5 Surefire Ways to Show Your Dog You’re The Boss

Written by Charlie Lafave

Do you have problems at your house with who’s in charge? By that I mean, does your dog think he’srepparttar boss? In your effort to form a stronger bond with your dog you may have inadvertently told him he’srepparttar 125717 Leader ofrepparttar 125718 Pack. Here are 5 simple and effective ways to correct that.

You Must Be The Alpha Dog First, let’s take a look at what a “pack mentality” means. Dogs are born into packs – inrepparttar 125719 wild, packs arerepparttar 125720 essential social order. Unlike humans, who use a variety of political processes to determine leadership and rank, dogs sort out their social order by dominance and power. In a wolf pack, there is a Top Dog – a clear leader who isrepparttar 125721 dominant, Alpha male. He’srepparttar 125722 Big Dog, with pride of place atrepparttar 125723 dinner table (well, if wolves had a dinner table!), first in mating, first in decision making forrepparttar 125724 pack. Whether you realize it or not, your dog views your household as his own personal wolf pack. The pack mentality is so engrained in your dog’s psyche that he will either view you as a leader - or a follower - depending on your actions. If you are to have a well-trained dog, you must establish that you arerepparttar 125725 leader, and he isrepparttar 125726 follower. Your dog has to know in his heart that you arerepparttar 125727 Alpha Dog,repparttar 125728 Head Honcho,repparttar 125729 Big Dog,repparttar 125730 Top Dog – call it whatever you want, but your dog needs to know you’re in charge. Dogs are a little like children in one respect – they’re looking for someone else to berepparttar 125731 leader – they want rules and regulations because that makes their role inrepparttar 125732 pack more clear-cut and understandable. It’s scary beingrepparttar 125733 leader – if you’re not up to it, your dog may assumerepparttar 125734 role – because someone has to be in charge! If that’s what’s happened at your house, you need to re-establish your position asrepparttar 125735 Top Dog, or “Leader ofrepparttar 125736 Pack.” But here’s an important note: beingrepparttar 125737 leader ofrepparttar 125738 pack has absolutely nothing to do with harsh punishment. It has everything to do with consistency and setting limits. A simple rule to remember (and one people have great difficulty keeping in mind) is that you arerepparttar 125739 leader, not your dog.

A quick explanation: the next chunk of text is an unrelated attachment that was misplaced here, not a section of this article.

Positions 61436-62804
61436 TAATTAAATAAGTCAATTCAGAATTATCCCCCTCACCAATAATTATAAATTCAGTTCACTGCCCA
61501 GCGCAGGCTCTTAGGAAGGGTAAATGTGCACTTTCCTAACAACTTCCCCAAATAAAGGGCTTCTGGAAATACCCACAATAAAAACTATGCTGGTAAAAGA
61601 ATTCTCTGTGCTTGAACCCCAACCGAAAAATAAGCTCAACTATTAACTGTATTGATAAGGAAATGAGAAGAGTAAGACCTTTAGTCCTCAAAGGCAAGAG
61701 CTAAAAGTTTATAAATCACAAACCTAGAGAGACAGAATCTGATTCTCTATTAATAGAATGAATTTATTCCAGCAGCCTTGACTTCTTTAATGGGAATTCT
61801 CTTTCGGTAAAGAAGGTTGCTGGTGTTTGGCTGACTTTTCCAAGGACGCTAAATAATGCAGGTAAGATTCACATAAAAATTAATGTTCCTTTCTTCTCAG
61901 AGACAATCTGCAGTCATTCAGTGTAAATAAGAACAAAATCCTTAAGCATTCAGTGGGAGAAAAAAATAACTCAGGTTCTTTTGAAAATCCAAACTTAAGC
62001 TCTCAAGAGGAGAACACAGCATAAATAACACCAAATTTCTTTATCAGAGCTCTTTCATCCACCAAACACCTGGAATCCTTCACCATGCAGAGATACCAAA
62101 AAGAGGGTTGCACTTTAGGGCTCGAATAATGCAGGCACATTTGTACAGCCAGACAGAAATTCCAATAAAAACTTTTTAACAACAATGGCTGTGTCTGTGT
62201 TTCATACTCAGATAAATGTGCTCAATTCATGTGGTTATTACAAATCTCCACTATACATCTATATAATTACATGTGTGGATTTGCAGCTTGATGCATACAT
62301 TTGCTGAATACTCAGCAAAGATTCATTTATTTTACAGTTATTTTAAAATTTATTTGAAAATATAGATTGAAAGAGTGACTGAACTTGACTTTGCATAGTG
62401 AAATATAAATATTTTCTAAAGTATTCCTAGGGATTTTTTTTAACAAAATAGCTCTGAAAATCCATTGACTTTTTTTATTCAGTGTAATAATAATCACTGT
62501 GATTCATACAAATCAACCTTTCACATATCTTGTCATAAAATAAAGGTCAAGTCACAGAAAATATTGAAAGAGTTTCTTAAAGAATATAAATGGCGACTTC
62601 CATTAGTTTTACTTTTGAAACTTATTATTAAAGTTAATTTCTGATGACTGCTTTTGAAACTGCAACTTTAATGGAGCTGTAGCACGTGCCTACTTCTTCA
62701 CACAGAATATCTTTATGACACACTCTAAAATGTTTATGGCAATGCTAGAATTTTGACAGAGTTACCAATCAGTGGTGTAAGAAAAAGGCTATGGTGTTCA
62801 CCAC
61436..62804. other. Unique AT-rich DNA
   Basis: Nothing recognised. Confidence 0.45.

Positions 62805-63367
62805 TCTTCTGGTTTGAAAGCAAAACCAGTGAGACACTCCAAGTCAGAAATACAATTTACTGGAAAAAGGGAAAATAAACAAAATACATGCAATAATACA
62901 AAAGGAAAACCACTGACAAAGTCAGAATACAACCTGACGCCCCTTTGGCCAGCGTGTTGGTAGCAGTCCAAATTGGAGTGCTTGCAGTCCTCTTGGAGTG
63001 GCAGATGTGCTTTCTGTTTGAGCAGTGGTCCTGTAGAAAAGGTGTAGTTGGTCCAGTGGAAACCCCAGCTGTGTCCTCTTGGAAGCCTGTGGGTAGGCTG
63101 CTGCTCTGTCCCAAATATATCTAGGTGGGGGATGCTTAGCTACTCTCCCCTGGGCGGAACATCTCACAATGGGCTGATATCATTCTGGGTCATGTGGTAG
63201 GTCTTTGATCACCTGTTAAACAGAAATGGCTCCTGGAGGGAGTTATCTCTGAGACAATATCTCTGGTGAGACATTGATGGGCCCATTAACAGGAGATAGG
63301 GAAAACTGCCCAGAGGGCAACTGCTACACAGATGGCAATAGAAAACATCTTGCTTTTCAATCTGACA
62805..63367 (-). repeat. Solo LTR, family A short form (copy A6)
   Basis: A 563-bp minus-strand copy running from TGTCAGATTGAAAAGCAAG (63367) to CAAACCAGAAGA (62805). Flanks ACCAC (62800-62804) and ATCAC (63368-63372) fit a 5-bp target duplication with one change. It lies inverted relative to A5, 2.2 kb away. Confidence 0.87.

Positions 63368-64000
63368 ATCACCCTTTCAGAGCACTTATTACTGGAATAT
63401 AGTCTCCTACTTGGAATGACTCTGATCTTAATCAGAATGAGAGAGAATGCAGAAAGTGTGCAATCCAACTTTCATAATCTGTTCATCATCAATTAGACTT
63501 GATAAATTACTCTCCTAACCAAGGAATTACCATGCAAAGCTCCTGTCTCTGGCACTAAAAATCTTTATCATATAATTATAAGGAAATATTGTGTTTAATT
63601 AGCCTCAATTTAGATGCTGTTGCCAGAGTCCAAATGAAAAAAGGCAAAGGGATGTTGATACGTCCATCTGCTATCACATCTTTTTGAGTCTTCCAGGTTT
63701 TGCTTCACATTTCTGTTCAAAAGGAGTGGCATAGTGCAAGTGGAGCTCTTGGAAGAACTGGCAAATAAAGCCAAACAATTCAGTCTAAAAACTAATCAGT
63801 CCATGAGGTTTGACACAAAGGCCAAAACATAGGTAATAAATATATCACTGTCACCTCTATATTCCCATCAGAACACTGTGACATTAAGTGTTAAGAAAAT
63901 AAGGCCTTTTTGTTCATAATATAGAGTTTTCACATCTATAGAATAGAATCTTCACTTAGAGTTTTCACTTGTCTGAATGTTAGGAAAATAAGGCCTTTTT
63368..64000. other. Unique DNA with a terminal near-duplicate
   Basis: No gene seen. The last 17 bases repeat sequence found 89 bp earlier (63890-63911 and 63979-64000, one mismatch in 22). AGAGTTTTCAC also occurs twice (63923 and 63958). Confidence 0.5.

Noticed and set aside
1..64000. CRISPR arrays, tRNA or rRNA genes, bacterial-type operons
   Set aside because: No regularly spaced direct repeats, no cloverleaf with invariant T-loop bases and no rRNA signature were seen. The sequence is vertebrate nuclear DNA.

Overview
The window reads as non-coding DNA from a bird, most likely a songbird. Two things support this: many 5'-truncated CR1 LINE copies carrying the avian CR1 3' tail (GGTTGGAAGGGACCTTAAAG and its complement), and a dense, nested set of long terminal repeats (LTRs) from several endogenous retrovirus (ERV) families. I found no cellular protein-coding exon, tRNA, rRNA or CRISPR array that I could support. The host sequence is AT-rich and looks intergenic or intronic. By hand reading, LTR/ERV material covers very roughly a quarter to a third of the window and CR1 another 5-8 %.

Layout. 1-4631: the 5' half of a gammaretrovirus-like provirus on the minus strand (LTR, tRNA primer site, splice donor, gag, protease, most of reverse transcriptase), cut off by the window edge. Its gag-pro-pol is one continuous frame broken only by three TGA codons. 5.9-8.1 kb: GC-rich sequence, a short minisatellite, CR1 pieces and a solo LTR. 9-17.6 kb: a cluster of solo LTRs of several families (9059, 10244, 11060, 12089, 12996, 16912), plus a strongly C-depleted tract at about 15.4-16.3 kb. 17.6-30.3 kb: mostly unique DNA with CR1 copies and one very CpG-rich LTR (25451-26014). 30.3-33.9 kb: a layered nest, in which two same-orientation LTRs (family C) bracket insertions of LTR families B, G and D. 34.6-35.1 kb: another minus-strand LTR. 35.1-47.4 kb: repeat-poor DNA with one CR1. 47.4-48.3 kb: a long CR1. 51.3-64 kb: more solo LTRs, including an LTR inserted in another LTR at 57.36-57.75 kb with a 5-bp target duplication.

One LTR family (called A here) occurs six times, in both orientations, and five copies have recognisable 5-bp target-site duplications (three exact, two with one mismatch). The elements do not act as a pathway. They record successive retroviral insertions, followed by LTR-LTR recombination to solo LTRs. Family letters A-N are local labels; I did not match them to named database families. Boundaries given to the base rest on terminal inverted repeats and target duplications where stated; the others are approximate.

1. You Go Through The Door First Even something as straightforward as who walks throughrepparttar 125740 door first can reinforce your position as “dominant dog.” Leaders lead. Followers follow. If you allow your dog to charge throughrepparttar 125741 door ahead of you, he perceives that as asserting his dominance over you. Put your dog onrepparttar 125742 leash, and make sure you’rerepparttar 125743 first one throughrepparttar 125744 door.

2. You Eat Before Your Dog Who gets fed first in your house – you or your dog? In a wolf pack,repparttar 125745 leader eats first, and when he is done,repparttar 125746 rest ofrepparttar 125747 pack can dine. Do you feed your dog first because he pesters you when you’re cooking your dinner, and it’s simply more convenient to have him quiet and out ofrepparttar 125748 way when you’re eating? Food is a powerful motivator that can be used to clearly demonstrate who isrepparttar 125749 ruler ofrepparttar 125750 roost at your house. In no way, shape or form am I suggesting that you withhold food from your dog – that’s cruel and unusual punishment any way you look at it. What I am suggesting is that you controlrepparttar 125751 timing ofrepparttar 125752 food – you should eat first, your dog second, after you’re done with your meal.